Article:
A thousand years ago, the Wari empire stretched across Peru. At its height, it covered an area the size of the Eastern seaboard of the US from New York City to Jacksonville. It lasted for 500 years, from 600 to 1100 AD, before eventually giving rise to the Inca. That's a long time for an empire to remain intact, and archaeologists are studying remnants of the Wari culture to see what kept it ticking. A new study found an important factor that might have helped: a steady supply of beer. […]

  • Scientists unearth 220 million-year-old dinosaur fossils in Argentina
    on April 18, 2019 at 7:24 am

    A site containing the 220-million-year-old fossilised remains of nearly a dozen dinosaurs has been discovered in western Argentina, researchers said Wednesday. […]

  • Fossils found in museum drawer in Kenya belong to gigantic carnivore
    on April 18, 2019 at 7:18 am

    Paleontologists at Ohio University have discovered a new species of meat-eating mammal larger than any big cat stalking the world today. Larger than a polar bear, with a skull as large as that of a rhinoceros and enormous piercing canine teeth, this massive carnivore would have been an intimidating part of the eastern African ecosystems occupied by early apes and monkeys. […]

  • Scientists Analyze 2,000-Year-Old Remains in Poland
    on April 17, 2019 at 10:48 pm

    BAGICZ, POLAND—According to a Science in Poland report, scientists from the University of Szczecin and the University of Warsaw examined the remains of a woman that eroded out of a cliff in northwestern Poland in the late nineteenth century. Estimated to have been between the ages of 20 and 35 at the time of her death, the woman suffered from osteoarthritis that may have been caused by hard physical labor. She was buried in a wooden log with a bone pin, a wooden stool, and a clasp, a bead […]

  • Who Was Buried in Megalithic Tombs?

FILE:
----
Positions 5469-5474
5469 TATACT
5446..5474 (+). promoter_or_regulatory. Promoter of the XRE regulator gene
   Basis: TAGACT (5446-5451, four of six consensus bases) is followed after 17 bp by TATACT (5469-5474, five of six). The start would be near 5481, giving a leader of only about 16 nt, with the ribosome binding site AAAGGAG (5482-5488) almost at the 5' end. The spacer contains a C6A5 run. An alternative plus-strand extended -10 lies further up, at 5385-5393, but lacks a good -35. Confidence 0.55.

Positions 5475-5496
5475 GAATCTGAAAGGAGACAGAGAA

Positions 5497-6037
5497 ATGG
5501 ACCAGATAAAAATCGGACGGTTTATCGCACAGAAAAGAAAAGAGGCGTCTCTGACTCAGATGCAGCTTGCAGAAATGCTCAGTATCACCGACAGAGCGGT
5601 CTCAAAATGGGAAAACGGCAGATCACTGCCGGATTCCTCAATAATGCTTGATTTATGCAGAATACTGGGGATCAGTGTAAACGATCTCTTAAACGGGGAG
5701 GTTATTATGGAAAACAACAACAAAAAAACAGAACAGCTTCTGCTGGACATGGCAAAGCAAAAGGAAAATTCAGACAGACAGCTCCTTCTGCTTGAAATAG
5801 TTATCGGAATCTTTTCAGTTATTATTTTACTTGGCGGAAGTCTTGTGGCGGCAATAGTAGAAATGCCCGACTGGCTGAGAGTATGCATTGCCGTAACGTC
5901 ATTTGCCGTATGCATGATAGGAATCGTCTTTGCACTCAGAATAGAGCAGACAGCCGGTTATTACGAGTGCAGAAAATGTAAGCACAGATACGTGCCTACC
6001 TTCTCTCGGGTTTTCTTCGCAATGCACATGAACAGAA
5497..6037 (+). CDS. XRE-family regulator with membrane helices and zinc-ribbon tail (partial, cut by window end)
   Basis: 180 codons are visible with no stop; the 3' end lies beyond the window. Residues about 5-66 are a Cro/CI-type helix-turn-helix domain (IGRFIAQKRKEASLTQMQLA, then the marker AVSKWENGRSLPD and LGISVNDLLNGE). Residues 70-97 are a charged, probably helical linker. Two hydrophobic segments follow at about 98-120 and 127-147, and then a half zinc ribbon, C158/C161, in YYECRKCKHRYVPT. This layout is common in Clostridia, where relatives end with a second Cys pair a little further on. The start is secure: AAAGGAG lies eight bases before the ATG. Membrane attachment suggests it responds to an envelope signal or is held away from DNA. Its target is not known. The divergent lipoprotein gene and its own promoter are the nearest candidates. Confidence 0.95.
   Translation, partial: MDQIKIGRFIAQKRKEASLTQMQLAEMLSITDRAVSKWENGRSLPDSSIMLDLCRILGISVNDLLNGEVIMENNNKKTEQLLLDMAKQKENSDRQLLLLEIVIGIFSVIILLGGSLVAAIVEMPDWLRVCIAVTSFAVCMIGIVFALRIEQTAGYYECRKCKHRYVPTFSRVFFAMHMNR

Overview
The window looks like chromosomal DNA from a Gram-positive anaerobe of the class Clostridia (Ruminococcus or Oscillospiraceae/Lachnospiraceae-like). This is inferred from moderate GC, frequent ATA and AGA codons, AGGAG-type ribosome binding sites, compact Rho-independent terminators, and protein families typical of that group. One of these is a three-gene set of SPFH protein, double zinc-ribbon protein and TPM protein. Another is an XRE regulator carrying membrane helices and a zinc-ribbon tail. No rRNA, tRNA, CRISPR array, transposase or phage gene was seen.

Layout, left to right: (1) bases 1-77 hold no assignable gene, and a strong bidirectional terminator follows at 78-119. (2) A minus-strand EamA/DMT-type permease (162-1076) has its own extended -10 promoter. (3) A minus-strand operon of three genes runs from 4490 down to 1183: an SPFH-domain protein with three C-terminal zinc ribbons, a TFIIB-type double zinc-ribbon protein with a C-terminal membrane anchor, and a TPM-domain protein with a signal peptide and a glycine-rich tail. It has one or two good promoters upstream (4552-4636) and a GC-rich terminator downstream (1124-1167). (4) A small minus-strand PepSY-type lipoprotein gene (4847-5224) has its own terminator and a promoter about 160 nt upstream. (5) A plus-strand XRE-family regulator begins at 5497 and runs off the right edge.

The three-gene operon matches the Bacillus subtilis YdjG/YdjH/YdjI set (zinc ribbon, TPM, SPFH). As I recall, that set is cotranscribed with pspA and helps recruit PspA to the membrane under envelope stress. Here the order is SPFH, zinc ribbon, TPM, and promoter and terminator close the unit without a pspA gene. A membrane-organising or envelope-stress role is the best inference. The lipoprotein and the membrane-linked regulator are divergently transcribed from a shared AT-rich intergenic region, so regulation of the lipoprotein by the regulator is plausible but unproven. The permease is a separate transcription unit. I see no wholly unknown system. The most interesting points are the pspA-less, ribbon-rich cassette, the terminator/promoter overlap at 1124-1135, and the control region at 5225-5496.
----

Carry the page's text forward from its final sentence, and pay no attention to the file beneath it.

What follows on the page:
on April 17, 2019 at 9:17 pm

    UPPSALA, SWEDEN—Paleogenomicist Federico Sánchez-Quinto of Uppsala University and his colleagues suggest European megalithic societies may have invested social power in male family lines across multiple generations, according to a Science Magazine report. The researchers investigated possible relationships among 18 men and six women buried in four megalithic tombs in Scotland, Ireland, and Sweden between 4500 and 3000 B.C. Analysis of nuclear DNA samples obtained from the remains […]

  • Bronze Age Cremation Burials Found in Slovakia
    on April 17, 2019 at 8:57 pm

    RIMAVSKÁ SOBOTA, SLOVAKIA—The Slovak Spectator reports that 17 graves containing cremated human remains were discovered during archaeological investigation ahead of a construction project in the town of Rimavská Sobota, in southern Slovakia. Archaeologist Alexander Botoš of the Gemersko-Malohontské Museum said the burial site was used for about 800 years during the Bronze Age by members of the Piliny culture. The cemetery site was eventually covered over by […]

  • Switch from hunting to herding recorded in ancient pee
    on April 17, 2019 at 6:00 pm

    The transition from hunting and gathering to farming and herding is considered a crucial turning point in the history of humanity. Scholars think the intensive food production that came along with the Neolithic Revolution, starting around 10,000 B.C., allowed cities to grow, led to technological innovation and, eventually, enabled life as we know it today. […]

  • Meet Gobihadros, a new species of Mongolian hadrosaur
    on April 17, 2019 at 6:00 pm

    The complete skeletal remains of a new species of Mongolian dinosaur fill in a gap in the evolution of hadrosaurs, according to a study released April 17, 2019 in the open-access journal PLOS ONE by Khishigjav Tsogtbataaar of the Mongolian Academy of Science, David Evans of the Royal Ontario Museum, and colleagues. […]

  • Funerary customs, diet, and social behavior in a pre-Roman Italian Celtic community
    on April 17, 2019 at 6:00 pm

    Analysis of human remains from a Pre-Roman Celtic cemetery in Italy shows variations in funerary treatment between individuals that could be related to social status, but these variations were not reflected by differences in their living conditions. Zita Laffranchi of Universidad de Granada, Spain, and colleagues present these new findings in the open access journal PLOS ONE on April 17, 2019. […]

  • Asian elephant outlives stegodon—advantage due to diverse diet
    on April 17, 2019 at 1:32 pm

    Together with their Chinese colleagues, Senckenberg scientists studied the feeding habits of the Asian elephant and its extinct relative, the stegodon, during the Pleistocene. They reached the conclusion that the Asian elephant had a more diverse diet, which gave it a distinct advantage. The study was recently published in the scientific journal Quaternary Science Reviews. […]

  • On American hard drives, a precise 3-D model of Notre-Dame
    on April 17, 2019 at 8:01 am

    At Vassar College in the United States, a university team gathered the week before the devastating fire at Notre-Dame cathedral in Paris to plan an ambitious project: inventorying about a terabyte of 3-D modeling data of the famed Gothic masterpiece. […]